THE creation of Police Scotland has not changed how local police tackle local issues and in fact has given us greater ability through extra policing resource to respond to local needs.
The fact is that policing in the Capital continues to be guided by local priorities and concern for keeping people safe.
The policing of prostitution is a complex area of social policy. We work with Edinburgh City Council and a wide range of partners to ensure our policing approach reflects their priorities as set out in our local policing plan.
But the key test for any policing approach is the result. That is why I consider last week’s visits to licensed premises to have been a success. Planned for months – well before April 1 – the operation has so far resulted in three people in Edinburgh and Dundee being charged with drugs offences and assets worth over £500,000 seized. But, perhaps most significantly, we also found evidence of human trafficking.
That human trafficking might be taking place is deeply worrying and we might not have garnered that evidence had we not conducted the visits last week. The people who suffer most from such trafficking are the vulnerable women that Margo MacDonald and I are determined to help and support.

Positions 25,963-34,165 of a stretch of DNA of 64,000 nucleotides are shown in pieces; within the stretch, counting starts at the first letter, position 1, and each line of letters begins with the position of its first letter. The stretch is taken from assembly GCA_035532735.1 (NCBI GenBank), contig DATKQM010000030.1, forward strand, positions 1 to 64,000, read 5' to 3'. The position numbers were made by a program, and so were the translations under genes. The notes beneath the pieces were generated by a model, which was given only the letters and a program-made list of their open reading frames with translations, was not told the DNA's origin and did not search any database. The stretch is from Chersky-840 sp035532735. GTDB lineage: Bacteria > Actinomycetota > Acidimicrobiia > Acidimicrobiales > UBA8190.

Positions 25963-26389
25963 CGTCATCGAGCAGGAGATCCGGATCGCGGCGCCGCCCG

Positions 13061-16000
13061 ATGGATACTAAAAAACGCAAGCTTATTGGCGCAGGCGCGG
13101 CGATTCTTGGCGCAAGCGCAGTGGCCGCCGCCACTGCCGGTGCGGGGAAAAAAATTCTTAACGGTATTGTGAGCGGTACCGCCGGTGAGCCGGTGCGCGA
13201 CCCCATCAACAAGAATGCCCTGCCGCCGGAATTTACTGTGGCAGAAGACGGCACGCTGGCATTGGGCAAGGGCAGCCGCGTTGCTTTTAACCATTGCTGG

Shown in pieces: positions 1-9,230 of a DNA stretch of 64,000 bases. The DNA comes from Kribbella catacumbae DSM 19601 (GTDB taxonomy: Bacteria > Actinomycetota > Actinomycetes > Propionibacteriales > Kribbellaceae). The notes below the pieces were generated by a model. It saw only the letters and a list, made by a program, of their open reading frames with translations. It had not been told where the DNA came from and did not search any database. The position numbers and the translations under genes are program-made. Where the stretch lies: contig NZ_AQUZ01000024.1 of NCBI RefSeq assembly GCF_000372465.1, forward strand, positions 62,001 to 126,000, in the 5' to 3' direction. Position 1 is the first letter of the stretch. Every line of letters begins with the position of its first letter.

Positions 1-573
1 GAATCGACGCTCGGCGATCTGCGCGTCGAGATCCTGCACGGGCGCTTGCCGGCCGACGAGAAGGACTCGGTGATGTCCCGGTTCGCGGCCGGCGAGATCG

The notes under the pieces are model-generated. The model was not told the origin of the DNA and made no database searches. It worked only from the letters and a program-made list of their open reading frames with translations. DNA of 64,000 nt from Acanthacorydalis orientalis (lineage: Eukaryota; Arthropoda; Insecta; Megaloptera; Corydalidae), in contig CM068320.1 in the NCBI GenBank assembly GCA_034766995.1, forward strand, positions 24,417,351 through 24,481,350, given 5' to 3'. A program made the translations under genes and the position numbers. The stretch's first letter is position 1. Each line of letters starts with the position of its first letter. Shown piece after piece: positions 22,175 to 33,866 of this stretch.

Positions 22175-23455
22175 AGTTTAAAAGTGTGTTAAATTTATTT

It is right that we debate how best we protect vulnerable women in any given scenario, in any given location or within any environment. Prostitution exists whether we like it or not and I acknowledge that there is no easy way of dealing with it. I think it’s more difficult to claim our visits were wrong when they have uncovered criminal activity. We will tackle criminal activity wherever we find it.
The other area in which we have been challenged is in our approach to housebreaking.
We recognise the impact that such crimes have on our communities. That is why our Community Investigation Units were formed – to provide a focused and targeted approach to addressing these issues and bringing those responsible to justice. We are delighted with the recent results of the unit. However, we cannot be complacent and will continue to robustly investigate whenever a crime is reported.
Police Scotland may have only been in existence since 1 April, but the officers policing the streets of Edinburgh are the same as in March and the ones who will continue to keep them safe in the future – by addressing local priorities through proven approaches.
• Mark Williams is police commander for Edinburgh